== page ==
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Utah group charts lake-effect snowfall in Tug Hill for Lake Ontario study

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Tucked between Lake Ontario and the Adirondacks, the mountainous Tug Hill Plateau is among the best spots in the world for drawing lake-effect snow, according to Dr. James Steenburgh, University of Utah professor of atmospheric sciences.

Mr. Steenburg, who has conducted lake-effect snow research in Oswego County with students since early December, highlighted the qualities that make Lake Ontario a powerhouse for lake-effect snowfall Monday during a presentation at the state Tug Hill Commission’s board meeting in West Monroe. The group of about 50 spectators learned that Mr. Steenburg’s research conducted during the massive lake-effect snowstorm last week likely will have tremendous value for scientists and meterologists who develop weather technology used to track snowstorms.

The Tug Hill research, which will continue through January, is part of the Ontario Winter Lake-Effect Systems project sponsored by the National Science Foundation. The collaborative effort, which aims to conduct unprecedented research on lake-effect storms, includes eight academic institutions and the Center for Severe Weather Research.

Mr. Steenburg, who conducts lake-effect snow research on the Great Salt Lake in Utah, was impressed by early findings from his Lake Ontario research this winter. His team has conducted research at two weather stations in Oswego County: one is about a mile east of Lake Ontario at a private residence in the town of Sandy Creek (400 feet above sea level), and the other is off County Route 17 in the town of Redfield (1,275 feet above sea level).

The peak elevation of the Tug Hill region is about 2,100 feet above sea level at Gomer Hill mountain summit in Lewis County. Lake Ontario is about 250 feet above sea level.

During a 24-hour period during the lake-effect snowstorm Jan. 7 and 8, a total of 41 inches was measured by Mr. Steenburg’s team. That mark tops the 27 inches measured over 24 hours on Jan. 26, 1972, in the town of Montague.

Placed at ground level, meteorological snowboards are used by the research team to measure the snow depth; a camera situated by the board automatically takes photographs every five minutes to document the snowfall height. Because of its higher elevation, the Redfield location has accumulated about twice the snowfall of the Sandy Creek spot, Mr. Steenburg said.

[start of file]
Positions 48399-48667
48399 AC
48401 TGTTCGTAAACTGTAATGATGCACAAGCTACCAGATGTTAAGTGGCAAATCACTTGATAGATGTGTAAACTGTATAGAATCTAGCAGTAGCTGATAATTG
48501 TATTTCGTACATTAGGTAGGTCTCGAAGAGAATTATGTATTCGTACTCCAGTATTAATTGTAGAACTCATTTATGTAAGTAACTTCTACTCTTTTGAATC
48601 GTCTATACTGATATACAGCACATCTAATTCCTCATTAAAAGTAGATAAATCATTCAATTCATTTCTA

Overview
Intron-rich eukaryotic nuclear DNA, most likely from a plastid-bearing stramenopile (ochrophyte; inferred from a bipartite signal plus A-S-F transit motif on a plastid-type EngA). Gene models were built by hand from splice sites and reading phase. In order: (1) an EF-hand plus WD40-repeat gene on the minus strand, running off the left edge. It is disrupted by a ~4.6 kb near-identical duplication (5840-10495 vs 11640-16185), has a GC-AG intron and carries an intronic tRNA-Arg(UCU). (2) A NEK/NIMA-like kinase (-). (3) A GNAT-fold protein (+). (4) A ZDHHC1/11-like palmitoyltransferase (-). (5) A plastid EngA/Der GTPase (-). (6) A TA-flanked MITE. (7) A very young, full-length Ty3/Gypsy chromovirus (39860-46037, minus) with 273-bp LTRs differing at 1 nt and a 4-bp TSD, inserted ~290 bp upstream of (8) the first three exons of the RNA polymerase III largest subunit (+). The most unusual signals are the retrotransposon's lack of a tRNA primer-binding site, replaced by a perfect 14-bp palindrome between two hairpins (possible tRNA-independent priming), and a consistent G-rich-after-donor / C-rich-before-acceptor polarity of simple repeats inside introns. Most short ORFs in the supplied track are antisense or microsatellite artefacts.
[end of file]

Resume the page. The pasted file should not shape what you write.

“As storms go up the Tug Hill, the lake-effect snow tends to pick up,” he said. “The mountain is high, but not high enough to blow the peak of storms.”

Lake Ontario is about five times larger than the Great Salt Lake, Mr. Steenburg said. Its elongated shape — about 193 statute miles long — gives snowstorms more time to develop as cold air moves across the warmer body of water. That creates an updraft that picks up water vapor, freezing it into snow that eventually is deposited on shores. Land breezes that push air from the lake’s perimeter intensify that effect.

Those “breezes help organize lake-effect breezes into narrower bands of snow. It’s the most intense variety of lake effect,” he said. “Storm intensity is where Lake Ontario (outcompetes) everyone. You are in the epicenter of some of the most intense snowstorms in the world here.”

Mr. Steenburg’s research team also is equipped with four trucks mounted with Doppler weather radar dishes, which measure the scope and speed of snowstorms using micro-rain radar technology.

“We do what’s called a ‘lawn mower effect,’ sending a signal of energy back and forth across the range of the storm,” Mr. Steenburg said. “We can move it really close to the storm and scan the radar dish any way we want. Ultrasonic snow-depth sensors bounce off the snow, and as it goes back to the sensor we can see how high the snow is in the air.”

One of the most challenging parts of the research assignment, he said, was determining where to set up weather stations. National Weather Service data over the past 13 years were examined, and input was sought from people in the region to decide the locations, which are situated in areas with dense trees as wind shelter.

“A small clearing in the trees, about 150 feet across, is ideal,” Mr. Steenburg said. It can’t be too narrow, though, because we don’t want interception from trees.”

Preliminary results of the Ontario Winter Lake-Effect Systems project are available online at http://owles.org.

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